If yesterday it was JPM’s turn to shock and awe everyone with its adoption of FVA and impress with its non-GAAP revenues, today it is the turn of Bank of America to confuse everyone with its traditionally indecipherable earnings release. So here is the punchline. BAC reported revenues of $21.7 billion which beat expectations of $21.14 billion, although more importantly EPS of $0.29 vs expectations of $0.27. So how did BAC generate the better than expected top and bottom line? Simple – the top line beat was driven by the bank’s return to an aggressive extraction of non-income income from loan-loss reserve releases, which in the current quarter rose to $1.246 billion, up from $900 million a year ago. Considering the Bank had non-GAAP pretax income of $3.8 billion, this amount to just about a third of its earnings.
This was driven by the bank charging offsome $1.6 billion offset by just $0.3 billion in provisions.
This is what the bank had to say about its loan loss releases:
The provision for credit losses declined $1.9 billion from the fourth quarter of 2012 to $336 million, driven by improved credit quality. Net charge-offs declined significantly to $1.6 billion in the fourth quarter of 2013 from $3.1 billion in the fourth quarter of 2012, with the net charge-off ratio falling to 0.68 percent in the fourth quarter of 2013 from 1.40 percent in the year-ago quarter. The provision for credit losses in the fourth quarter of 2013 included a $1.2 billion reduction in the allowance for credit losses, compared to a $900 million reduction in the allowance in the fourth quarter of 2012.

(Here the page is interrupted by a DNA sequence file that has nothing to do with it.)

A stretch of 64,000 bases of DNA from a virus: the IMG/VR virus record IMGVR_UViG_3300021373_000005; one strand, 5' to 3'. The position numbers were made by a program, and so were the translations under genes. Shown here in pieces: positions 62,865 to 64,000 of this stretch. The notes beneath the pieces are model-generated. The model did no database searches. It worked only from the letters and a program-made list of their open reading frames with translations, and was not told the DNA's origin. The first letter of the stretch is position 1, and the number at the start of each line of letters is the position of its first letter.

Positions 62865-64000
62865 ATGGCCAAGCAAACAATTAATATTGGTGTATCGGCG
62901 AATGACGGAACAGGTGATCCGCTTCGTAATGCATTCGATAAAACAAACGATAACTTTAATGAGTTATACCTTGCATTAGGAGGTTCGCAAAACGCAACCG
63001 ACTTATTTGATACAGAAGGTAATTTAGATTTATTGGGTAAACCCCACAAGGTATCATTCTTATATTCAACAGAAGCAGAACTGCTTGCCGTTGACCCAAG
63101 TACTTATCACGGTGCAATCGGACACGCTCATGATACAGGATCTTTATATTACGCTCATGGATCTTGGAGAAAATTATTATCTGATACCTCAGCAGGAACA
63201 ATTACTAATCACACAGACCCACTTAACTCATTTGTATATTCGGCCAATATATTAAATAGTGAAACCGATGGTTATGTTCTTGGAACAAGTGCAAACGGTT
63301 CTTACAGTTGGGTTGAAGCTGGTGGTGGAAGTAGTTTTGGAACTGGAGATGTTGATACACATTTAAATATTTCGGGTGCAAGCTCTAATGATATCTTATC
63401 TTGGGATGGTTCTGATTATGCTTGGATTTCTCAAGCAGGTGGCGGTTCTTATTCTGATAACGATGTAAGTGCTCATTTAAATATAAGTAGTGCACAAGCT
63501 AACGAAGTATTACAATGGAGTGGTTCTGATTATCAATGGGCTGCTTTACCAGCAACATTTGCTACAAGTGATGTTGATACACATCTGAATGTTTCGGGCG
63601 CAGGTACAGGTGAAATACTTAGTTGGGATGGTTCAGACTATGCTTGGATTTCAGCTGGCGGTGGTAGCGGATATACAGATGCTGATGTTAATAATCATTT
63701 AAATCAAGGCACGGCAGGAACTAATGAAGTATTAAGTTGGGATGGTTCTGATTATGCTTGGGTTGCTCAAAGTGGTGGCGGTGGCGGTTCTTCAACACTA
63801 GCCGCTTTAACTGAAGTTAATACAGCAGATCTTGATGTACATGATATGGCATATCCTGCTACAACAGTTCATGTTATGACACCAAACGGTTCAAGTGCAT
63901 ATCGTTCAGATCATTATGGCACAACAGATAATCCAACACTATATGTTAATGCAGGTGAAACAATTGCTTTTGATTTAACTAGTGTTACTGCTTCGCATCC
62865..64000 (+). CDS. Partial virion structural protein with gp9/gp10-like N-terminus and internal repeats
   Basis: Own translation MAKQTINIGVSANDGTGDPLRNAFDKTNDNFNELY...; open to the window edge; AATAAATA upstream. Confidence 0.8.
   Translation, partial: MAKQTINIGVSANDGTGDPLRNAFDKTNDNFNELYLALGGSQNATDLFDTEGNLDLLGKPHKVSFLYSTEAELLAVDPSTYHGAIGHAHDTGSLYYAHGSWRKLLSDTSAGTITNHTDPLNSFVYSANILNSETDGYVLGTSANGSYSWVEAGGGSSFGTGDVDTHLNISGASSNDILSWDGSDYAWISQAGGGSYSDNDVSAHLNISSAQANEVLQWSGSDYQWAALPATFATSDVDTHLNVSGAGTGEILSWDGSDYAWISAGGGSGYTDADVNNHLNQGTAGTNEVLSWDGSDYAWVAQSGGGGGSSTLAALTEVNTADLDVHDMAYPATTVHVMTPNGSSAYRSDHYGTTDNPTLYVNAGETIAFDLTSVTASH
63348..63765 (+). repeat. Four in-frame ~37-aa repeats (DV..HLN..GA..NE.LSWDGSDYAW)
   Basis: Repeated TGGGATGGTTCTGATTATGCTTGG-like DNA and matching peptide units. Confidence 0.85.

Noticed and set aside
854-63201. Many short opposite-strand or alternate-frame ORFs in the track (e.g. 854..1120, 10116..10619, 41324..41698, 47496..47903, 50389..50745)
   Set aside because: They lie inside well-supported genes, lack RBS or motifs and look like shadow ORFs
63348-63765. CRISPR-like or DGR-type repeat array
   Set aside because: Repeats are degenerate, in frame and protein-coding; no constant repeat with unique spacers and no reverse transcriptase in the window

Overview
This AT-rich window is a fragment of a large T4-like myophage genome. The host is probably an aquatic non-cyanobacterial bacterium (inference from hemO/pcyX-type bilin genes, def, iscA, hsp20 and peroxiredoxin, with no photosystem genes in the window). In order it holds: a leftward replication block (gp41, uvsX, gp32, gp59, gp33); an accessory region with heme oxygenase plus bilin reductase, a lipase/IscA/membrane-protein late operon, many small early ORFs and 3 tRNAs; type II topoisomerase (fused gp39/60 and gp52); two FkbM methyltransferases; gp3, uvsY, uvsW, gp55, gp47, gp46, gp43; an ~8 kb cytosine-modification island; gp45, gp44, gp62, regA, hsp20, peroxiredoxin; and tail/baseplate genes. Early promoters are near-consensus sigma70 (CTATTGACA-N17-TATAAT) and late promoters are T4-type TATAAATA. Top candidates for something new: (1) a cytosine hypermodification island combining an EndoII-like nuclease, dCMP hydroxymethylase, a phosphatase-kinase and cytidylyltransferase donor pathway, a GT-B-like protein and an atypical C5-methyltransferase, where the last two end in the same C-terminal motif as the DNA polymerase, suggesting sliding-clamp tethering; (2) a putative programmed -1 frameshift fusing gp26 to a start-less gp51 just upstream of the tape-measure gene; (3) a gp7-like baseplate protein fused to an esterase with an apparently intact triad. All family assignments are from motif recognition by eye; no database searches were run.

Additionally, the company paid only $406 million in reported taxes on pretax income of $3.845 billion, or a 10.6% effective tax rate. How does this compare to the historic average of 25%? Obviously, it’s much lower. But all is fair in sellside analyst love and making up non-GAAP numbers.
And finally, let’s not forget the elephant in the room: litigation reserves: at $2.3 billion this was the biggest one-time item in recent years.
Ok, so BAC would have missed wildly if it hadn’t dug into its bag of usual accounting tricks. But what about the organic business? Well, since banks traditionally make money not as hedge funds but as lenders, here is the bottom line: in Q4, just like with Wells, mortgage origination crumbled by a whopping 49%! This led to a $1.1 billion loss in the CRES group, a drop of $2.6 billion compared to a year ago.
As for how the bank’s trading operation fare this quarter, the answer : flat to down.
Here is what BAC had to say:
Net income of $0.2B
- Excluding DVA and U.K. tax charge, net income of $0.3B declined from both comparative periods as revenue improvement was offset by litigation expense
Excluding DVA, sales and trading revenue of $3.0B increased $483MM, or 19%, from 4Q12 and was consistent with 3Q13
- FICC revenue increased $292MM, or 16%, from 4Q12 and $47MM, or 2%, from 3Q13 as stronger results in credit and mortgage products offset weakness in rates and commodities
- Equities revenue increased $191MM, or 27%, from 4Q12 due to market share gains, higher market volumes and increased client financing balances, but declined 7% from strong 3Q13 results
Bottom line: virtually no change from a year ago.
Also of note. VaR declined from 100 a year ago to just 74.
Finally, as for how the bank sees its future, well: here are the bank’s employees at different points in time. The trend is clear.
Full presentation below:
via Zero Hedge http://ift.tt/1hqte3f Tyler Durden